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whole grains to broiler?

 
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im wanting to raise broiler chickens in the beat way possible. im feeding my layers fermented whole grains but I can't find much online about feeding whole grains to broilers... ideally soy free. any suggestions?

also rationing plans for growing them more slowly would be cool. 12 week broilers?

they are in a  chicken tractor with lots of fresh stuff...
 
gardener
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Are you intending to use fermented or sprouted whole grains?

Sounds like a good spot to experiment. I read somewhere not to feed whole grains to birds under a month of age, but they were likely referring to dry grains. We soak the wheat we give our ducks as that supposedly increases the Vit C content and I think it may make other things more bioavailable also. I've never tried this with broilers. It will be interesting to see what responses you get!
 
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I've been trying to feed my chicks crumble but their mom (hen) keeps feeding them whole grains from the hen feeder.  Plus they're eating all the stuff they can find outside anyway.  So it seems like 2+ week old chicks might be able to handle whole grains.  My hens sure seem to like the whole grains.
 
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my suggestion would be to either ferment or soak them or even sprout them. Even just 3 days of sprouting will make a big difference. and it is easy to do.

I sprout some grains for my pigs and it only takes 2 mason jars and small trays i made from plastic salad containers. So it does not need to take up a big space or need to sprout for 7 days....

check out this pep badge for sprouting feed for chickens

Grow sprouts for chickens



since the broilers are not going to be raised forever. i imagine they will do completely fine on sprouted grain and forage from the chicken tractor. We started our current layers on whole soaked grain at around 3 weeks. once they feathered out. One thing soaking does is it provides the food and water at the same time so they will need to drink less water. not much but less. What we fed ours was called chicken scratch, it had wheat/barley/lentil. no soy.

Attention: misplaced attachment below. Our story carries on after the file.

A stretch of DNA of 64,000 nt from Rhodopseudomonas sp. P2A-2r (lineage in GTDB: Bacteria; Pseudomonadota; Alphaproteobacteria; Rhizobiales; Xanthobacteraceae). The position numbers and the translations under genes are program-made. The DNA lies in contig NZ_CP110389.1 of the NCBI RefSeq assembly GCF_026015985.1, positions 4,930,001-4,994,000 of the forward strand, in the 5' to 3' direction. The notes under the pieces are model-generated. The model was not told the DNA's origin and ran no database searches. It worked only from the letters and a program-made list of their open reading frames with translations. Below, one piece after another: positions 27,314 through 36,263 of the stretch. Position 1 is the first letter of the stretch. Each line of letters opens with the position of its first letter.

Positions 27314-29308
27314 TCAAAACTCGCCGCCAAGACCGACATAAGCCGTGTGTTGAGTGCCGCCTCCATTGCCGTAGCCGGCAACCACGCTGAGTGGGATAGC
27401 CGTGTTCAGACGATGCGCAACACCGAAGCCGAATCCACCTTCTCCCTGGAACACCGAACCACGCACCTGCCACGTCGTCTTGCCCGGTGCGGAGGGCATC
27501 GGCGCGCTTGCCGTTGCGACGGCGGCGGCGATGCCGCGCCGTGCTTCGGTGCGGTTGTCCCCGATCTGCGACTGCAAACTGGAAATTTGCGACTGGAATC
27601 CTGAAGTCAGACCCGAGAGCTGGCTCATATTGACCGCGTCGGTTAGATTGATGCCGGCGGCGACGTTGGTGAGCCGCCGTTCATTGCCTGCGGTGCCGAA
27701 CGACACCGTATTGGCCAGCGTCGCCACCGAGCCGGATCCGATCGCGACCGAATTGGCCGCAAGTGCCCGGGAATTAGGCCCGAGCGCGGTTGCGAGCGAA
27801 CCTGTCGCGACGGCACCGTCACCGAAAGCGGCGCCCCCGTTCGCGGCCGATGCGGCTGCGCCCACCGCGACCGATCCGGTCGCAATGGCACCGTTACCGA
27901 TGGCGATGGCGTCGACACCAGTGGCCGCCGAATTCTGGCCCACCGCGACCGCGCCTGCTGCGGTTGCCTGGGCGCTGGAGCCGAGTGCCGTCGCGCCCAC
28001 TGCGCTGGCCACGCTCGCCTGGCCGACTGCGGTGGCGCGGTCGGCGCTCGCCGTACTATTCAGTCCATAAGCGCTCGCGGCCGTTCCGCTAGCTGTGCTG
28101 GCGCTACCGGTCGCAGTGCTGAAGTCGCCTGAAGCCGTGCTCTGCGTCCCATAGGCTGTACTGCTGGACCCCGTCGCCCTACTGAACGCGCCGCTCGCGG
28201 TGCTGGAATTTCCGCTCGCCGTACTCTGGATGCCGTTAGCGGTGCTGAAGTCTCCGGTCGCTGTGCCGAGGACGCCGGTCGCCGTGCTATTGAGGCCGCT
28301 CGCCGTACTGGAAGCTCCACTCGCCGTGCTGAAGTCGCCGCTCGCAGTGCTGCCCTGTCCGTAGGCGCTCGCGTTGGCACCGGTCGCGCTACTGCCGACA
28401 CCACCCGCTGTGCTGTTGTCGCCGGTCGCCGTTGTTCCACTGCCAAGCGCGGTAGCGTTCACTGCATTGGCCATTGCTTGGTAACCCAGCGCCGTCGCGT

Its real helpful if you move the chicken tractor everyday. I am sure you know this however.


sounds like some yummy chicken mmmmmm


 
Aaron Beale
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thanks folks. I am three days in to experimenting with feeding them fermented whole grains. I'll let you know how it goes. im just amazed that there is not more info out there and confused as to why. a farmer friend said that he doesn't feed his broilers whole grain (when he does his layers) "because the breed is more fragile". he thinks the heritage breed layers can handle more than these comercially bred meet birds and he doesn't want to get whole grain ratios wrong and have them get less than enough protein and die.

it might just be that most people raising meet birds aren't permaculturalists and there is a lot of pressure to have them grow to size in 8 weeks.

I'm trying to raise mine to size in 12 weeks(because that's the earliest date the slaughter place could give me) by restricting feed at night.

I just hope I'm not compromising the birds' health by not giving them the right stuff and asking them the live longer than they are meant to.... but then, I have heard of meat birds living a few years when fed less.
 
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I have fed meat birds whole wheat and oats before oh and barley, I always soaked it for a couple days and found that the birds liked it. They also had choice of normal grower aswell.

I know of one person who does 1000 meat birds a year feeding nothing but wheat, i don't know if its soaked or grinded or not, nore how long it takes to finish them.
 
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Only real issue I see with whole grains, especially if avoiding soy, is getting the protein level high enough.  Broilers, and I'm assuming you're raising cornish-cross here, are bred to grow really fast, and they're ALWAYS hungry.  They will stuff their crops at every opportunity, especially if you're restricting feed to try to slow their growth.  My suggestion is that if you need/want a longer grow out would be to get a different breed.  Freedom Rangers grow to a really good size in 10-11 weeks, so going to 12 wouldn't be a big stretch for them.  

Regardless of what you do, if you're growing them out longer watch them carefully as they get closer to the slaughter day.  Any that just don't look like they're as active or healthy as the rest should be processed by you right away.  I raised 113 Freedom Rangers.  Only lost 3 to mortality.  2 weren't looking good half a week to a week before slaughter so I processed them as soon as I noticed it.  As close as they were to target slaughter day I wasn't about to chance them dying on me and being unsalvageable.  
 
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